City officials say Milford is ready for Sandy

City officials say Milford is ready for Hurricane Sandy, and they are prepared to open shelters and issue evacuation warnings if the need arises.
For now, they’re still watching the progress of the storm and laying the groundwork for a thorough response.

At 11 a.m. Friday the center of Hurricane Sandy was located 460 miles south southeast of Charleston, S.C., with maximum sustained winds of 80 mph. It is currently a category I hurricane.
The National Hurricane Center is forecasting that Sandy will continue in a generally northward direction for the next 24 hours as the storm moves over open water off the southeast U.S. coast.
Sandy is then forecast to turn to the north northeast, pick up some speed and move to a position about 125 miles east of Cape Hatteras, N.C., by 8 a.m. Monday. Sandy is then forecast to intensify and grow in size as the storm begins to interact with an approaching winter type storm system. Sandy is forecast to move northwest to a position over the southern tip of New Jersey by 8 a.m. Tuesday.
With the storm on this track, Connecticut would be in for strong winds, heavy rain, coastal and inland flooding, city officials said.
Assistant Fire Chief Bob Healey said coastal flooding is the biggest concern at this point. The city’s early warning sirens were tested this morning, and firefighters have several mechanisms in place to keep residents up to date on the storm and emergency measures. People can call 203-874-6782 for updates, and the city has an emergency notification system that calls residents who have signed up for the alerts. For information on signing up, go to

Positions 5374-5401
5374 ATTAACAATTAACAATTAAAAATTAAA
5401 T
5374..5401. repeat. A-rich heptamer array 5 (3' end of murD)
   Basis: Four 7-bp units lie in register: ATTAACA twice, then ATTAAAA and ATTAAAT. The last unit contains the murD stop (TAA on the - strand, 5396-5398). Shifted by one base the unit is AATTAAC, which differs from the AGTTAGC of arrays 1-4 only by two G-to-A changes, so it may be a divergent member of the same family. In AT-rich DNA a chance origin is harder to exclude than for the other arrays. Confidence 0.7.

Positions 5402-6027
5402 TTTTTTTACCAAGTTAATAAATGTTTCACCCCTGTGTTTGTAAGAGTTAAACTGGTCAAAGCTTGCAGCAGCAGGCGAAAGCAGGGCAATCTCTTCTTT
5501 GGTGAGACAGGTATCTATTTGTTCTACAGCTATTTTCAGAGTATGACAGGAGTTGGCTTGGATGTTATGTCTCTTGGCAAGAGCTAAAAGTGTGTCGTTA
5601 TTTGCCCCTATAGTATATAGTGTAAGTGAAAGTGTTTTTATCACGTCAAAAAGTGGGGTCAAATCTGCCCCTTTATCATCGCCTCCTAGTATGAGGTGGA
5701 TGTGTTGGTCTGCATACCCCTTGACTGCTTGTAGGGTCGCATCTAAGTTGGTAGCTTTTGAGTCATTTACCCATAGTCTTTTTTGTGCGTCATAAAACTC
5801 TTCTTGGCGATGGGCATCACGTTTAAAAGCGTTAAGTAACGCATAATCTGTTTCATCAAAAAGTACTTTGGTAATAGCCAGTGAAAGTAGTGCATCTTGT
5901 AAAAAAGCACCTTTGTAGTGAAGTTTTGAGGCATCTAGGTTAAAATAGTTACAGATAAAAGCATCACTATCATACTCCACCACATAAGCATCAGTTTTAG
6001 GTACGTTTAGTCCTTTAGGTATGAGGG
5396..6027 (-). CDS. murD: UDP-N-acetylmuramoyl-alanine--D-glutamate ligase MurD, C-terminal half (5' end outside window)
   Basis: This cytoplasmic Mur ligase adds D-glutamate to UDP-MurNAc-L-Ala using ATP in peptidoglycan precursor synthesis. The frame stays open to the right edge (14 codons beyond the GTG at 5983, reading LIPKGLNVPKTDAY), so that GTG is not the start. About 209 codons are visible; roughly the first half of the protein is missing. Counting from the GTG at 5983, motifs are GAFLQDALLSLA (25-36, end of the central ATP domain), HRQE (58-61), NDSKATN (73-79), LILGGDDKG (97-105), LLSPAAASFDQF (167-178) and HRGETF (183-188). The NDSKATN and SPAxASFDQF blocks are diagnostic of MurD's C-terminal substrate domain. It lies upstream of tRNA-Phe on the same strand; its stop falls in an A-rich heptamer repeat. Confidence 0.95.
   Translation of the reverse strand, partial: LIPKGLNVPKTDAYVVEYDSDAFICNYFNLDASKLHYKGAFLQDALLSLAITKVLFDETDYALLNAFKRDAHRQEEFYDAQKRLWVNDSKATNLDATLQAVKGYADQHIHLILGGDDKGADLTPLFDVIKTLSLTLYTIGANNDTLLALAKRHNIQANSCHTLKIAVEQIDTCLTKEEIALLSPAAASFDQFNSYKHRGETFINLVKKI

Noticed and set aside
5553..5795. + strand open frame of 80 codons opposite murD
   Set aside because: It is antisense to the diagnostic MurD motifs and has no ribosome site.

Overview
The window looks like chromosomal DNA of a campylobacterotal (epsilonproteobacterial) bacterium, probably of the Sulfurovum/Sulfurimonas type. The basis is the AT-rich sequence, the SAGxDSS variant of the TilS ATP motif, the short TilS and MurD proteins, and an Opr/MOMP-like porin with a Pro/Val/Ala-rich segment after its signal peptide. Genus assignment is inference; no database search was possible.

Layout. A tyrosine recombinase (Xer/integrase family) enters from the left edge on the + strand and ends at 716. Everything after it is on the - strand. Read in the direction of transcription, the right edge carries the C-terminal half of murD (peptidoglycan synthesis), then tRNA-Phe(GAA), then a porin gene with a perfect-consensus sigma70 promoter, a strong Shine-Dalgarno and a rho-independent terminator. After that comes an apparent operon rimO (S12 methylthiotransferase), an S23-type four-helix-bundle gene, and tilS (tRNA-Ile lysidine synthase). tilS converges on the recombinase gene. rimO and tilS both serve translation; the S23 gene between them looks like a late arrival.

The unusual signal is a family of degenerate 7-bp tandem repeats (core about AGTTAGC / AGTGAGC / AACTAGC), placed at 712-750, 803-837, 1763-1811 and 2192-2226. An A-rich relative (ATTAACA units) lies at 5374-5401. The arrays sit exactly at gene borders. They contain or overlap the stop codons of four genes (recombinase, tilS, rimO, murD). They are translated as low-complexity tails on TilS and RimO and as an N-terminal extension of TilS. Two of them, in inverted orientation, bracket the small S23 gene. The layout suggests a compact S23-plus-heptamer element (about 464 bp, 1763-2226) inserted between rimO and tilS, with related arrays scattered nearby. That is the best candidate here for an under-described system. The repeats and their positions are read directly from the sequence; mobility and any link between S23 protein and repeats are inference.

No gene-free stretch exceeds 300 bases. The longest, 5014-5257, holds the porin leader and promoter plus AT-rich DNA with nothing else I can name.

For now, residents should “hope for the best, but prepare for the worst,” said Mayor Ben Blake,
He said residents should be sure they have flashlights and batteries, water and food, and they should not prepare to use candles or to run generators inside their homes if they lose power.
Captain Thomas Thornberg of the Milford Fire Department added that people should not use propane grills indoors, and they should turn off lights and appliances if power is lost to avoid a fire hazard when the power is restored.
The city is in better shape than it was before Tropical Storm Irene in one key aspect, and that is there is better communication with the United Illuminating Co., the mayor said.
He noted that if people lose power, they should call the UI company at 1-800-722-5584; that is the way to get put on the list to have power restored.
“We feel that we’re as ready as we should be,” Blake said, adding that department heads will be meeting Sunday as they get updated information about the storm.
If a shelter needs to be set up, it will most likely be at Jonathan Law High School, as it was during Tropical Storm Irene, and there will be accommodations for pets.
The mayor also said that on Monday, depending on the storm updates, the city will likely contact the state and request vehicles to help with evacuations if they are needed.
Police Chief Keith Mello said his department is ready for the storm.
“Our people are prepared to be ready in a moment’s notice, and will be in it for the long run,” Mello said.